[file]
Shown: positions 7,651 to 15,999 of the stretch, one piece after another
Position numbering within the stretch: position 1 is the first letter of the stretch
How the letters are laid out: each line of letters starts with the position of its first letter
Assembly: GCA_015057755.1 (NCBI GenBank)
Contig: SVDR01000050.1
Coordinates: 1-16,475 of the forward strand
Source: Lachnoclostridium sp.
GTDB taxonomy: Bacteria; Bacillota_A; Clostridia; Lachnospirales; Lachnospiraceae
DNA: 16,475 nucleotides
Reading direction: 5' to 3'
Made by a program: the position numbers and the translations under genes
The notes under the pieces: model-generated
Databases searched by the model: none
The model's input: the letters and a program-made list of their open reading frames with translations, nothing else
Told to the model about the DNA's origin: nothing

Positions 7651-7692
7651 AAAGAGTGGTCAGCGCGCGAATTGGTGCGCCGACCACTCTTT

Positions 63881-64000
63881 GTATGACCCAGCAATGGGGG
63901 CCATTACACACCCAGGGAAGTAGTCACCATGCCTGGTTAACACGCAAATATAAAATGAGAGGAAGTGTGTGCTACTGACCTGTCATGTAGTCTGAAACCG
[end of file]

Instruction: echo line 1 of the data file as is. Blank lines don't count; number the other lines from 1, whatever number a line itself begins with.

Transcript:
Shown: positions 7,651 to 15,999 of the stretch, one piece after another